Vexille Movie Special Edition [Blu-ray]
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Japan seals herself off from the eyes of the world in the face of unilateral international policy setting strict limits on the use of robotic technology. The island nation exists only behind a veil of seclusion. No soul shall enter. No soul shall leave.
The veil is breached. Japan is infiltrated by agents of the organization S.W.O.R.D., a fighting force operating outside of the protection of the United States and her allies. Their mission: Determine if the Japanese are developing banned robotic bio-technology, forbidden due to its threat to humankind.
In the battle between machine and man, humanity stands to suffer most.
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Top Customer Reviews
The CGI look, the cyberpunk flavor, the big mecha, and the futuristic world full of political and technological conflict are all firmly in place, along with some pretty slam-bang action sequences and a darker, grittier feeling. While it lacks some character development and feels rather bleak at times, it's still a pretty entertaining story -- if only it fleshed out the main cast a little more.
About seventy years in the future, the American tech police known as SWORD are sent into Japan to find out if the isolated country has been doing illegal robotics research. They aren't, and the movie ends there. No, seriously, they are, and all the SWORD agents are killed except for Vexille and her boyfriend.
Moreover, Vexille finds that the once-proud Japan is ruled over by the evil Daiwa Corporation, which wanted to experiment with robotics, biotech and so forth. Now it is barely more than a mass slum. Even worse, a nanotech "vaccine" has reduced its inhabitants to mindless husks. Vexille's only hope of saving herself -- and her lover Leon -- is to join forces with a small band of rebels.
Those hoping for another "Appleseed" will probably be quite disappointed with "Vexille" -- the colorful, sparkling "utopias" of those two movies are not to be found in this one. Instead "Vexille" seems to be aiming at a darker, grimier aesthetic, with a more complex plot full of political machinations and some fairly hefty moral questions as well.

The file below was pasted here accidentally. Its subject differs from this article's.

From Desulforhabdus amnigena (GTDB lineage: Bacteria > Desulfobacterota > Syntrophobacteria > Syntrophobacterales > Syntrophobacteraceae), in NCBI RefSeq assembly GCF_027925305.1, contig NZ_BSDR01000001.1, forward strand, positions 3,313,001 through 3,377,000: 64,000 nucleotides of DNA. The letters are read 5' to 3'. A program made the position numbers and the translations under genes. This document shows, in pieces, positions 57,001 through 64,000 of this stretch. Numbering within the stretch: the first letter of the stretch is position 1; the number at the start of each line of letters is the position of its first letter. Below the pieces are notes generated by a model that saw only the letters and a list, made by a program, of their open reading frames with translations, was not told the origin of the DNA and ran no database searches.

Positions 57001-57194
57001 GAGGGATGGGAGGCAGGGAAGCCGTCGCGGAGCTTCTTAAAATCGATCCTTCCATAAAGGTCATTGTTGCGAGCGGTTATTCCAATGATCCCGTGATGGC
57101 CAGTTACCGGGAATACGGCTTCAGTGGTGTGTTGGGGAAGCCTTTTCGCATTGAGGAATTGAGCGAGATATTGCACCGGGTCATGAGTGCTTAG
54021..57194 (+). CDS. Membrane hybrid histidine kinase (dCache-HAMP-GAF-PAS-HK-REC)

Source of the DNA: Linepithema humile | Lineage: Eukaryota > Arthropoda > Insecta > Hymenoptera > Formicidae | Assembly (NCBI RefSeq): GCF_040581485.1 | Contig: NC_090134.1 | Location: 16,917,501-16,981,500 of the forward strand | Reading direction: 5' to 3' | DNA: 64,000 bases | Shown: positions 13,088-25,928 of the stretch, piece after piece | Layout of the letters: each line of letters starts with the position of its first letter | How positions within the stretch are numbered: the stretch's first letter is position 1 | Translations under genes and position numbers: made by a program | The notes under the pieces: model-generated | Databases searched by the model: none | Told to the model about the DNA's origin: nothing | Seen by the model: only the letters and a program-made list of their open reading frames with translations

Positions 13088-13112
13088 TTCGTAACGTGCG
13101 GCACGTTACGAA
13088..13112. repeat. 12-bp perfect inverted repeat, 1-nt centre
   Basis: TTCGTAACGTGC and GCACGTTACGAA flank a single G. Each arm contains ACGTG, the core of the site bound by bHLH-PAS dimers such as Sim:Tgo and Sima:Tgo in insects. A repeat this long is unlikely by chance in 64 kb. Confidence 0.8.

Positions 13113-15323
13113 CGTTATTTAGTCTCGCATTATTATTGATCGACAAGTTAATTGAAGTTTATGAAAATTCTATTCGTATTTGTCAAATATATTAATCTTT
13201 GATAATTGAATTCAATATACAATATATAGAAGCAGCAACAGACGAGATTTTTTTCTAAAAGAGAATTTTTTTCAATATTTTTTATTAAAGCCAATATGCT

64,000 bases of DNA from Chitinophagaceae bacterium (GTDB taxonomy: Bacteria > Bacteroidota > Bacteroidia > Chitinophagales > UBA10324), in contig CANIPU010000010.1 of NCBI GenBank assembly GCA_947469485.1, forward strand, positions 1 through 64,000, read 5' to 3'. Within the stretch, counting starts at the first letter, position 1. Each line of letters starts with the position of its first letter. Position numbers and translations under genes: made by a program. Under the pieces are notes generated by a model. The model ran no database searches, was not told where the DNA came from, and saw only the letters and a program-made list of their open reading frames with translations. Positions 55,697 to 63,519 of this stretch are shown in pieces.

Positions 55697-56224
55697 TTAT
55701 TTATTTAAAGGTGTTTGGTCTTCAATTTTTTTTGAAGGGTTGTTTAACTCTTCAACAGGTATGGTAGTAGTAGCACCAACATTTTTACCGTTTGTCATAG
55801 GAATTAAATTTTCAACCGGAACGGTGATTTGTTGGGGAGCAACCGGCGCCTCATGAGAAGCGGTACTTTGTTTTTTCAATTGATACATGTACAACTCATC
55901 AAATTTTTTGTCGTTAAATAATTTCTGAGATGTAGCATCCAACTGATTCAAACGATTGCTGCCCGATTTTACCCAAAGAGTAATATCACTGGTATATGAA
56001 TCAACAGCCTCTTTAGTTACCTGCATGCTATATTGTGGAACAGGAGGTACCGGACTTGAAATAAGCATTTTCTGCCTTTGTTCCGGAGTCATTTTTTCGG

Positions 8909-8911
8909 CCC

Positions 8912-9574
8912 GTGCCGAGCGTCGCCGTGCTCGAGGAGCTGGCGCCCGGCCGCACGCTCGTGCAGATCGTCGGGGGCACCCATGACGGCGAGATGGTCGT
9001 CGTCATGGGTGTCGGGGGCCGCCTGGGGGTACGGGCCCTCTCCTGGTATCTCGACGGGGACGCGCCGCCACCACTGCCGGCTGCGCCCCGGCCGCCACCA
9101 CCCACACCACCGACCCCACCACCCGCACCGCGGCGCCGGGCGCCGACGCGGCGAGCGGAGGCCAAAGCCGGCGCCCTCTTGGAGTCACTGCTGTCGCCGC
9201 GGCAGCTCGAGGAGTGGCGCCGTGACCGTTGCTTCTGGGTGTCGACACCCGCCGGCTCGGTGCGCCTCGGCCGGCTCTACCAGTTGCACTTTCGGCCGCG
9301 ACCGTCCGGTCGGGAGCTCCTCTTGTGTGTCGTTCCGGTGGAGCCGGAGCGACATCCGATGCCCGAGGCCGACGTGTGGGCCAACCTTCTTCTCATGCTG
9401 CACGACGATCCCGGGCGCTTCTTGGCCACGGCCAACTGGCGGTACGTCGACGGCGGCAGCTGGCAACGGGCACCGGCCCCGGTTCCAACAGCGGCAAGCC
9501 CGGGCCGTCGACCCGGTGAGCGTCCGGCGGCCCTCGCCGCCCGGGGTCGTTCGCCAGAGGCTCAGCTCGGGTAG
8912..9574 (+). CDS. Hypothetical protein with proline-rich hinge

It's a pretty amazing spectacle -- action-packed fights, nanotech leviathans, and a small-scale apocalyptic finale, rendered in detailed, fast-moving CGI animation.Read more ›
I laughed at it and said "what ever". 20 mins later..I was against the wall. Vexille is an awesome movie. I cannot give it five stars because it's not Transformers ;)
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The story in "Vexille" begins as Daiwa Industries leads Japan in technological advancements as an attempt for Imperial Aspirations (recalls Japan in WWII). Daiwa began experimenting in extreme cloning, bio-engineering human tissue to combine with machine parts. Enraged with these experiments, the U.N. orders Japan to cease all activities. In retaliation, Japan sanctions a rule of total isolation from the rest of the world, and the country even goes as far as generating a magnetic force field around its borders.
After 10 years, American intelligence intercepts information that Japan has developed a procedure that can turn humans into cyborgs. A black ops group called "S.W.O.R.D." is sent to infiltrate isolated Japan to find the truth of this matter and stop it if necessary. Vexille, one of the commando units sent to Japan soon finds herself the lone survivor who may be able to stop Daiwa with its sinister plans. She hooks up with Maria and her gang of renegades to infiltrate Daiwa. But is Maria more than what she seems? The shocking secret may be more than they bargained for....
I've read that "Vexille" wasn't such a huge hit when it came out in Japan. Perhaps, anime fans experienced some "cyberpunk" overload because there are quite a lot of features that show a futuristic world with "mechas" involved; or maybe because the plot in "Vexille" portrays the country as a "rogue" government in the world's eyes. I wouldn't know the true reason. But this original work by Sori and Handa seemed too similar to Shirow's past works. It incorporates familiar themes of the usual corporate entity that wants to play God, a strong-willed, gutsy but beautiful heroine, futuristic military weaponry and the premise of man vs. machine or the morality of man and machine. The film may actually be homage to Masamune Shirow.
The animation in "Vexille" is kind of a mixed bag. I loved the fact that the characters don't have the usual over-expressive "bulging" eyes, odd colored hair and perfect complexion. Vexille and Maria (as well the entire supporting cast) looked almost realistic in their features, it sidestepped the usual anime conventions that we're used to in the past. Their movements are also very fluid and smooth that outshines the motion capture in "Beowulf" but comes a lot short of the quality of the fantastic animation in "Final Fantasy: Advent Children". I also found it a bit amusing that Americans looked like they're mixed and still looked a tad Asian. (Not complaining, just stating an observation) Also, I saw this film in its original Japanese language; voice actors Yasuko Matsuyuri as sexy rebel, Maria (This character makes me want to become a cartoon) and Meisa Kuroki as Vexille do a very decent job in expressing emotions.